Duty-free goods at airports bring in high profits

With the increasingly high number of passengers going through airports (about 50 million in 2018), duty-free goods at airports are considered a high growth business.

The aviation market is becoming busier with six airlines operating, including Bamboo Airways which joined the market some months ago, and other airlines still queuing up for licenses.

Duty-free goods at airports bring in high profits

But the system of duty-free shops at airports remains somewhat modest. This is why the existing shops have made high profits for many years.

As the only company which sells duty-free goods at Tan Son Nhat International Airport, Sasco, a subsidiary of ACV, is the biggest beneficiary.

The aviation market is becoming busier with six airlines operating, including Bamboo Airways which joined the market some months ago, and other airlines still queuing up for licenses.

With Tan Son Nhat Airport operating at 135 percent of capacity, Sasco has made high profits. The company reported revenue of VND702 billion in Q2, an increase of 11 percent over the same period last year. Of this, duty-free shops brought VND325 billion, an increase of VND15 billion.

 


The turnover increased, while the cost price stayed the same, which helped the gross profit of Sasco increase by 24 percent, reaching VND350 billion, in the quarter.

In the last four years, Sasco’s post-tax profit increased compared with 2015. The figures were VND234.11 billion in 2016, VND290.3 billion in 2017, and reached the record high of VND341.1 billion in 2018.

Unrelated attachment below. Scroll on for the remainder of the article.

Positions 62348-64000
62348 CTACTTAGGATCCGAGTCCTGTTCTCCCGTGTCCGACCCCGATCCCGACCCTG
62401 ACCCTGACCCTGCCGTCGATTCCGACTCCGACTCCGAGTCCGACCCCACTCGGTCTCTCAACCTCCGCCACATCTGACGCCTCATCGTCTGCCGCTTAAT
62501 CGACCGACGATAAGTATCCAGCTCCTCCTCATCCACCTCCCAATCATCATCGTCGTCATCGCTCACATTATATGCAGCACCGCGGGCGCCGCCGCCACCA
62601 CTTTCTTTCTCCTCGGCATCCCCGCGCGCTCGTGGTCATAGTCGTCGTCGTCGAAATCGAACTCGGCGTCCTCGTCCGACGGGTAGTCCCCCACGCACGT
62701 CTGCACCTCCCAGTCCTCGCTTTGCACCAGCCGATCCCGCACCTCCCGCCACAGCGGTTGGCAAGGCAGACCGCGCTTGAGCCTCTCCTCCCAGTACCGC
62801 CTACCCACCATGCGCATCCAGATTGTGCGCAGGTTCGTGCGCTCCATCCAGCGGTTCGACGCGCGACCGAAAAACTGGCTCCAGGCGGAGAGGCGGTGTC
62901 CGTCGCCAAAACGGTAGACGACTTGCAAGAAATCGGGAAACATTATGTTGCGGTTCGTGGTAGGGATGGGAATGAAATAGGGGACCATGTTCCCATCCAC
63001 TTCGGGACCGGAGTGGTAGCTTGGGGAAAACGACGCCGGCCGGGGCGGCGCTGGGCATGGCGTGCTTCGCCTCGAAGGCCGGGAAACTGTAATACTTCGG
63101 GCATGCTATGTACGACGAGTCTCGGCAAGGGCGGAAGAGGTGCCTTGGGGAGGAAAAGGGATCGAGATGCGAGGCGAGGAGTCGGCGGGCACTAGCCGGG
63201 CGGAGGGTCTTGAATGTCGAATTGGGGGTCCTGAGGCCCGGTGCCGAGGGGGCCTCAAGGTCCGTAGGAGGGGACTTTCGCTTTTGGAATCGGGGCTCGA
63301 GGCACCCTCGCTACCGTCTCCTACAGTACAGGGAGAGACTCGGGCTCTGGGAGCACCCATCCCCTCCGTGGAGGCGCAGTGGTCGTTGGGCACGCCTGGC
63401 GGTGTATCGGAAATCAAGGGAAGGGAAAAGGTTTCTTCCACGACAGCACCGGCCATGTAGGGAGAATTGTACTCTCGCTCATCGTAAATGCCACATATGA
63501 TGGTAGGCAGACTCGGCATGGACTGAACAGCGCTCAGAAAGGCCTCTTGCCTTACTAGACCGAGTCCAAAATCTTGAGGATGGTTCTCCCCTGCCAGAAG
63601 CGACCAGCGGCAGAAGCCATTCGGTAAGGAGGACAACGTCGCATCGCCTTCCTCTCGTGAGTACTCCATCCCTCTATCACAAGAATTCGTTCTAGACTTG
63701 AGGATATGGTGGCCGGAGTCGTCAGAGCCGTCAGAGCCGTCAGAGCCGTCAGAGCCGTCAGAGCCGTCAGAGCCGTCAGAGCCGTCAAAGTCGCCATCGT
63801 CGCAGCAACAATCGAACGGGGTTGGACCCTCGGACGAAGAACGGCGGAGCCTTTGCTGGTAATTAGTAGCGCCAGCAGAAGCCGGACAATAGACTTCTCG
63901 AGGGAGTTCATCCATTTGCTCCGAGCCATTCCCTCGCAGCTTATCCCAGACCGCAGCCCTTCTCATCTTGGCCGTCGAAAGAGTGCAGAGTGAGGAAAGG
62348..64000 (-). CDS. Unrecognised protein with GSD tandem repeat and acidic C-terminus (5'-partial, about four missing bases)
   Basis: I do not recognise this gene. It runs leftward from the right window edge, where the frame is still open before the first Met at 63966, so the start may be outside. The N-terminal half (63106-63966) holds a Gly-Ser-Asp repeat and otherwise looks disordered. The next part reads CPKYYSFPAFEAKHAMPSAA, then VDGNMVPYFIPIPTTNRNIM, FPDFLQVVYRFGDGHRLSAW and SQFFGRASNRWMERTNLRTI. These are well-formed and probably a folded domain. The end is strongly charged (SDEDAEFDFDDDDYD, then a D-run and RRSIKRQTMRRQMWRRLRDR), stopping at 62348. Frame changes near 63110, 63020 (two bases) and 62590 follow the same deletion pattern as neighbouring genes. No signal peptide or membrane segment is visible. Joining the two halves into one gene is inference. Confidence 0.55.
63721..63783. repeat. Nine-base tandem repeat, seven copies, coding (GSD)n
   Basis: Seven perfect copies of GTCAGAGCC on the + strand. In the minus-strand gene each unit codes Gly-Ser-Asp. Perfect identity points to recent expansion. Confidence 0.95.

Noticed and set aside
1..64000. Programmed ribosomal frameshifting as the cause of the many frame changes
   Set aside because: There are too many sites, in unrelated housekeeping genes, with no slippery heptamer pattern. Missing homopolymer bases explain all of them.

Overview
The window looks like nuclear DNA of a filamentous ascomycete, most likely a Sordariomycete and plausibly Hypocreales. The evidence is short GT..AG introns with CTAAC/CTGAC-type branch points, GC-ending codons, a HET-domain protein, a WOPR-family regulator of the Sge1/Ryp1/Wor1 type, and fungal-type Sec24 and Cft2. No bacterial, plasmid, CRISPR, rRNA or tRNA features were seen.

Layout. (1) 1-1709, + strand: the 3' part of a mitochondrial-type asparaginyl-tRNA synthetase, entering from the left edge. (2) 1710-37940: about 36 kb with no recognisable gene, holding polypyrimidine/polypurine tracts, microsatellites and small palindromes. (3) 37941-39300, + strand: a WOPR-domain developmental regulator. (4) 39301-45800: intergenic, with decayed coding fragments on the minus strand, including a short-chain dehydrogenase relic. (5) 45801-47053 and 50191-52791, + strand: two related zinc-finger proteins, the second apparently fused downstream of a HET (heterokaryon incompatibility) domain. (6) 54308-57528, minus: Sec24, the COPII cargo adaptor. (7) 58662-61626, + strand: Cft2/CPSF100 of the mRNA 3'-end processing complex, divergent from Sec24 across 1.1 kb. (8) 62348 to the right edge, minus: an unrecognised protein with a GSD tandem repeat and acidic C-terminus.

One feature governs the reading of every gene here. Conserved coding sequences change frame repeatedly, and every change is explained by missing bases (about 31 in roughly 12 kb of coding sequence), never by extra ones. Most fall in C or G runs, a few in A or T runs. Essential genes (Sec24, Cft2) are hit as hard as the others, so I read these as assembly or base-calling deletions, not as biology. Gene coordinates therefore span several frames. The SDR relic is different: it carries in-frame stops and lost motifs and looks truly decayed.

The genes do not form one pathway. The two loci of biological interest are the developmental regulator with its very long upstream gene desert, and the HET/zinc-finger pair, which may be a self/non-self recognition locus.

The sharp increase in revenue and profit in 2016 was explained by the appearance of the strategic investor Imex Pan Pacific Group, a major player in the field of duty-free and luxury goods. The investor helped Sasco restructure the duty-free goods business and reduce inventory.

In 2016, the managers of the company confirmed that revenue from duty-free shops rose sharply thanks to the sharp increase of 30 percent in number of passengers at Tan Son Nhat compared with 2015.

ACV remains the biggest shareholder of Sasco which holds 49 percent of shares. Meanwhile, the group of shareholders related to the family of Johnathan Hanh Nguyen, the father-in-law of Tang Thanh Ha, a well known figure in Vietnam’s show business, holds 45 percent of shares.

Hanh Nguyen has been the chair of Sasco since mid 2017, while his wife, Le Hong Thuy Tien, is one of the other four members of board of directors.

Other duty-free chains also report satisfactory profits, though they are smaller in scale.

Nasco at Noi Bai Airport, for example, reported profit of between VND20.5 and VND29.3 billion in the last four consecutive years. In 2018, its post-tax profit hit VND26.5 billion.

Similarly, Taseco Air saw profit increasing in the last four years, from VND34.9 billion in 2015 to VND51.4 billion in 2018.

Kim Chi

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